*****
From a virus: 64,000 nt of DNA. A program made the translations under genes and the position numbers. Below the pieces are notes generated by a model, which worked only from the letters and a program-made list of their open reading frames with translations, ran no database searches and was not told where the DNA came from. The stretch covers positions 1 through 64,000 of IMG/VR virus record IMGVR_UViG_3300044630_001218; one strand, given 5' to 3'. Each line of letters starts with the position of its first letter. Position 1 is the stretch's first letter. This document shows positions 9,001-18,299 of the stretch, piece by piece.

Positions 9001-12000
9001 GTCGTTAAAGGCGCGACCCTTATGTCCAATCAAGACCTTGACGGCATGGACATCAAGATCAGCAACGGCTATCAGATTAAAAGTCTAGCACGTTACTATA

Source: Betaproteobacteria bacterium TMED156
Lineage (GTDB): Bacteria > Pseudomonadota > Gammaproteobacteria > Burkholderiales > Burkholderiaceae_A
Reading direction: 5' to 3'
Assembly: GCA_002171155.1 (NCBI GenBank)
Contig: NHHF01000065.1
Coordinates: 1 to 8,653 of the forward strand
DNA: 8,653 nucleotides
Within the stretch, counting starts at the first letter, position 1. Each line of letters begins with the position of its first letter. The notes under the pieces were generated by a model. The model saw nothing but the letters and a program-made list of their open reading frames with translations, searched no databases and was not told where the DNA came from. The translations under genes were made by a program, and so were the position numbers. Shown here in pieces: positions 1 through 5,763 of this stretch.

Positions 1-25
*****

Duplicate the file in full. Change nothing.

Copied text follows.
From a virus: 64,000 nt of DNA. A program made the translations under genes and the position numbers. Below the pieces are notes generated by a model, which worked only from the letters and a program-made list of their open reading frames with translations, ran no database searches and was not told where the DNA came from. The stretch covers positions 1 through 64,000 of IMG/VR virus record IMGVR_UViG_3300044630_001218; one strand, given 5' to 3'. Each line of letters starts with the position of its first letter. Position 1 is the stretch's first letter. This document shows positions 9,001-18,299 of the stretch, piece by piece.

Positions 9001-12000
9001 GTCGTTAAAGGCGCGACCCTTATGTCCAATCAAGACCTTGACGGCATGGACATCAAGATCAGCAACGGCTATCAGATTAAAAGTCTAGCACGTTACTATA

Source: Betaproteobacteria bacterium TMED156
Lineage (GTDB): Bacteria > Pseudomonadota > Gammaproteobacteria > Burkholderiales > Burkholderiaceae_A
Reading direction: 5' to 3'
Assembly: GCA_002171155.1 (NCBI GenBank)
Contig: NHHF01000065.1
Coordinates: 1 to 8,653 of the forward strand
DNA: 8,653 nucleotides
Within the stretch, counting starts at the first letter, position 1. Each line of letters begins with the position of its first letter. The notes under the pieces were generated by a model. The model saw nothing but the letters and a program-made list of their open reading frames with translations, searched no databases and was not told where the DNA came from. The translations under genes were made by a program, and so were the position numbers. Shown here in pieces: positions 1 through 5,763 of this stretch.

Positions 1-25